Stuck in the First Chapter.

Do everything without complaining or arguing.

Philippians 2:14 (NIV)

If I pitched a story to an agent or editor that promised an engaging and entertaining plot featuring sympathetic, relatable characters, riveting tension, twists and turns, the assurance of justice, mercy, character transformation, and a happily ever after, the chance of garnering interest are solid.

It might land me a contract offer. 

But what if I only submitted the first chapter? Because—stuck in a tenacious grip of ingratitude over the pain of disappointment, suffering, or hardship—that’s all I was willing (and able) to tell?

Grumbling, complaint, ingratitude. 

Our life is our most creative act, a story we tell the world about God. At the least, a life characterized by complaint makes for an uninteresting story. At worst, it muddies the truth about who God is.

And may I suggest that the genre God writes in our lives is an inspirational romance?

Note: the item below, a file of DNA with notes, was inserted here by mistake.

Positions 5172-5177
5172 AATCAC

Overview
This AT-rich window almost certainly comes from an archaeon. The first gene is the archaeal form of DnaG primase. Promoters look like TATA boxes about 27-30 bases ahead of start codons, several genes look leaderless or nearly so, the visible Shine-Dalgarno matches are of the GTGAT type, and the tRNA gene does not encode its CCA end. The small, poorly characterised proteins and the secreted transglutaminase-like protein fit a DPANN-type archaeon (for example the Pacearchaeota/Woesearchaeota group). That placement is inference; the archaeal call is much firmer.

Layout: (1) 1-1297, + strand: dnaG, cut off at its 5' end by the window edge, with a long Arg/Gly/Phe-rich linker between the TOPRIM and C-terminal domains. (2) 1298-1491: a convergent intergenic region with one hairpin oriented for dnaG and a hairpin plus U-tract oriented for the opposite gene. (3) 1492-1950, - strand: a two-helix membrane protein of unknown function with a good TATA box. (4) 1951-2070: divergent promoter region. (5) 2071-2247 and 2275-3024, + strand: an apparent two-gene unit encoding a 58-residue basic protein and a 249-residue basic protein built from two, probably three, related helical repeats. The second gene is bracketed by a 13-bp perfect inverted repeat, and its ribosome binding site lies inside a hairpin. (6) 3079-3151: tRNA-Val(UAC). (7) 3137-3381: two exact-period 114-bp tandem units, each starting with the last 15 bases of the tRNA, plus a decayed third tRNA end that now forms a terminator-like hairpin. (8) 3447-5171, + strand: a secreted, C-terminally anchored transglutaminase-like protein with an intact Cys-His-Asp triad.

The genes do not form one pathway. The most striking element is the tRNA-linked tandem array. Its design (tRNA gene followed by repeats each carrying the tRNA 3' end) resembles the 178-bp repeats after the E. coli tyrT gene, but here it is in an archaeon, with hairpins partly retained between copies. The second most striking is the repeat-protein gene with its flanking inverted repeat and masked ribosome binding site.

Because, by definition, a romance must at have three key elements, each of which are found in scripture: 

A hero (God)

A heroine (the Bride of Christ)

A happy ending between the two. 

If we are God’s medium with which He creates a great story, what does ingratitude tell the world about Jesus, the hero?

He’s not to be trusted. (He is forever faithful)

His love falls short. (His love is unfailing and endures forever.)

If he really cared, he wouldn’t allow this suffering or withhold things we ask. (He is wholly good and gives more than we ask or imagine.)

Refusing to move past the pain amounts to a life stuck in chapter one. A story no one wants to read.

When have you let ingratitude stall and muddle the beauty of your story?

NOTE: This post was inspired by The Artisan Soul, by Erwin Raphael McManus

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2 Comments

  1. Sarah Soon says:

    Thank you Mary for this convicting post! I have struggled with ingratitude for a long time, but recognizing its stranglehold on my life. And yes, it kept me stuck on chapter 1-and what an uninspiring reflection of God. It amazes me how my perspective, energy, creativity, and productivity increases when I practice walking in gratitude!

    • Mary Felkins says:

      The more I become a student of this issue, the more I realize how serious it is in God’s eyes. If only Eve hadn’t nursed ingratitude as she gazed at the tree …It does sap creativity, draining energy away from the beauty of story creation.
      Thanks for sharing, Sarah!

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